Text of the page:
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Self-Talk. It’s Time.

It's official. I wasn't quite ready. To be honest, I'd probably never have been ready to leave public education if someone hadn't given me a kick in the rear. Bittersweet. I've been teaching and coaching in some way or another since 1980. It's all I've ever wanted to...

Infographics: Developing Kids’ Visual Fluency

Educators should read and take heed from the world outside education. Sites like Fast Company, Wired, Black Enterprise and Inc. publish articles that have information valuable to the field of education. This weekend on Twitter, DCP Web Designers tweeted out an image...

Six Tips for Teachers on Eliminating Negativity Bias

My dad was not one for giving unsolicited advice while I was still living at home. That changed however, when I left to start my first year of teaching. “Stay out of the teacher’s lounge.” Of all the counsel he could’ve given me, I thought his advice a bit odd. I...

We Need Multilevel Texts So Everybody Reads

I have this dream. With the advancement of technology, it won’t be long before my dream is realized. A teacher can scan a text and in a matter of seconds there are multiple text complexity levels that match every reader in his or her classroom. There is no such app as...

Growing Numbers of Immigrant Students–Are We Ready?

According to an NEA Policy Brief, nearly 25 percent of students in public schools will be English Language Learners by the year 2025. That’s a lot of kids who will need our support. Are we ready?     Academic support It’s common practice for English-learners in the...

Teaching Up: Taking Nonfiction to a Deeper Level

If we want students to fully comprehend nonfiction text, we must provide powerful instruction in the types of text structures authors typically use. In the past I gave a gentle nod to the text structure unit, but lately I’m rethinking my mild indifference.  ...

Lackluster Book Club Discussions? Fix it with Feedback

Ever visit a class or see a peer teach and have a little déjà vu moment? It happens to me a lot as an instructional coach on the PreK-6 campus where I work. It happened last week in a fifth grade classroom during their literature circles. The teacher, Mr. Duke,...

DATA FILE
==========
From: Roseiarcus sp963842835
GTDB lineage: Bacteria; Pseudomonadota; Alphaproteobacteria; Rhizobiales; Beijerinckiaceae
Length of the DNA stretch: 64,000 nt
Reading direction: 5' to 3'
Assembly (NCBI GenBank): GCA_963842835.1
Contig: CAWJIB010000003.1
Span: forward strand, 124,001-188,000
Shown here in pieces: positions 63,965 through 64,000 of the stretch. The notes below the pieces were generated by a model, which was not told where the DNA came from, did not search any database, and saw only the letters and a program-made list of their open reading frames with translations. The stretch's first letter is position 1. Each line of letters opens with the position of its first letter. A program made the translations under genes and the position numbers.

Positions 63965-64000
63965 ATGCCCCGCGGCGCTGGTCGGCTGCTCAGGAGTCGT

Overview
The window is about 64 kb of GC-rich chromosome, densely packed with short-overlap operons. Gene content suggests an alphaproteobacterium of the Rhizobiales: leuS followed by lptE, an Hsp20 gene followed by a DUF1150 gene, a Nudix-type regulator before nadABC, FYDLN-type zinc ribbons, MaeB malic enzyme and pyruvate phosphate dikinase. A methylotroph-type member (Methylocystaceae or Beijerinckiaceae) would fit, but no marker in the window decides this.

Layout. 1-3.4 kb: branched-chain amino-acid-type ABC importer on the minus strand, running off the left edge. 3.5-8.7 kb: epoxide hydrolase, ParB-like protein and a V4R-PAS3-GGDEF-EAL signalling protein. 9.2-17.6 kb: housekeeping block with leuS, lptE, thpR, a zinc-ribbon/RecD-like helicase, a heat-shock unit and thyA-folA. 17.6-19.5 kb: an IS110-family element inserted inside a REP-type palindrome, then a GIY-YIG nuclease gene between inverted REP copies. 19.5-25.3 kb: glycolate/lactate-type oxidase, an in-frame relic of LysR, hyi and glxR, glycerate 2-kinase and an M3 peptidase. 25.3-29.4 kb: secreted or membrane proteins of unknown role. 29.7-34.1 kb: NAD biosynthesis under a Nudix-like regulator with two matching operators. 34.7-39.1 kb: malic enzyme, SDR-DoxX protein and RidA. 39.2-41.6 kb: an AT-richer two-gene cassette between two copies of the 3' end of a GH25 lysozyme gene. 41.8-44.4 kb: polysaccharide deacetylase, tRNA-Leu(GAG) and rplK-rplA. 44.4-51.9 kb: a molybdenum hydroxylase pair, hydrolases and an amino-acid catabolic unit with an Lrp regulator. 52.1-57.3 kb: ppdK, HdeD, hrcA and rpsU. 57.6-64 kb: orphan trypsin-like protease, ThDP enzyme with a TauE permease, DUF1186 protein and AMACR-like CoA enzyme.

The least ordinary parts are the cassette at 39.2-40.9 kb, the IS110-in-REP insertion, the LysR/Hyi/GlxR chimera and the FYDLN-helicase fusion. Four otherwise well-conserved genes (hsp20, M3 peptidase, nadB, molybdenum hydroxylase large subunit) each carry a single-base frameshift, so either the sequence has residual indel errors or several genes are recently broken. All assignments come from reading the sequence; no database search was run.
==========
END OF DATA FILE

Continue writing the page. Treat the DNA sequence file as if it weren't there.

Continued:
Can We Please Just Stop?

A lot has already been written by people far more accomplished and well-known than me, but it’s come up  recently in my world and I want to talk about it. First off, this is not intended to be an offense to teachers. I want to be absolutely clear on the fact that our...

A Pedagogy of Listening

One simple question. Who lives at your house? “My dad is in jail. It’s far away where he is so we don’t visit him very much. He’ll get out when I’m in high school. That’s about 8 years—it feels like a long time.” “I have a baby brother who is five. He doesn’t go to...

On Becoming Smarter

A few weeks ago my small group of kindergarten ELL students had just finished up their intervention session. They had worked so hard to listen and segment sounds in simple words, sort letters by attributes, listen intently to the picture book I read aloud to them and...

3 Surefire Ways to Avoid the Summer Slide

Each summer, students in poverty fall further and further behind in their reading progress during the summer break. The problem is that children from low-income neighborhoods simply don’t have access to books in the ways that kids from middle class homes do. It’s a...

One Simple Secret to Learning for Every Child

When I first became an instructional coach and found myself planning with teachers, I focused almost exclusively on instruction. I’d had over two decades in education, had read dozens of professional books and attended countless teacher training sessions. I believed...

Do Students See Themselves In Your Curriculum? They Should Part ll

A commitment to celebrate the ethnicity and culture of the students in your classroom starts, I believe, with a cache of valuable resources. My job as instructional coach allows me to collaborate with teachers in different grade levels and that means lots of talk...

Do Students See Themselves In Your Curriculum? They Should.

Last week's post included four things I highlighted that I learned in 2017. Trust me when I say, I learned far more than the few lessons showcased in the blog post. I think by far the most important 2017 moment was the renewed passion I found for tweaking the...

Four Teacherly Things I Learned in 2017

That pretty much sums up 2017 for me. It was clearly one for the books. It was true of the past year for a lot of reasons, but most especially for the things I learned, or shall I say, re-learned. Four things I (re)learned in 2017: PLN Within and Without Professional...

Kids–Put Your Pencils Down and Just Read

"Miss, do I have to use my _____________strategy while I'm reading today?" Fill in the blank, dear teacher, because you know you can. Collectively we've taught a million and one nifty strategies for kids to use when they read. Our intentions are admirable. We just...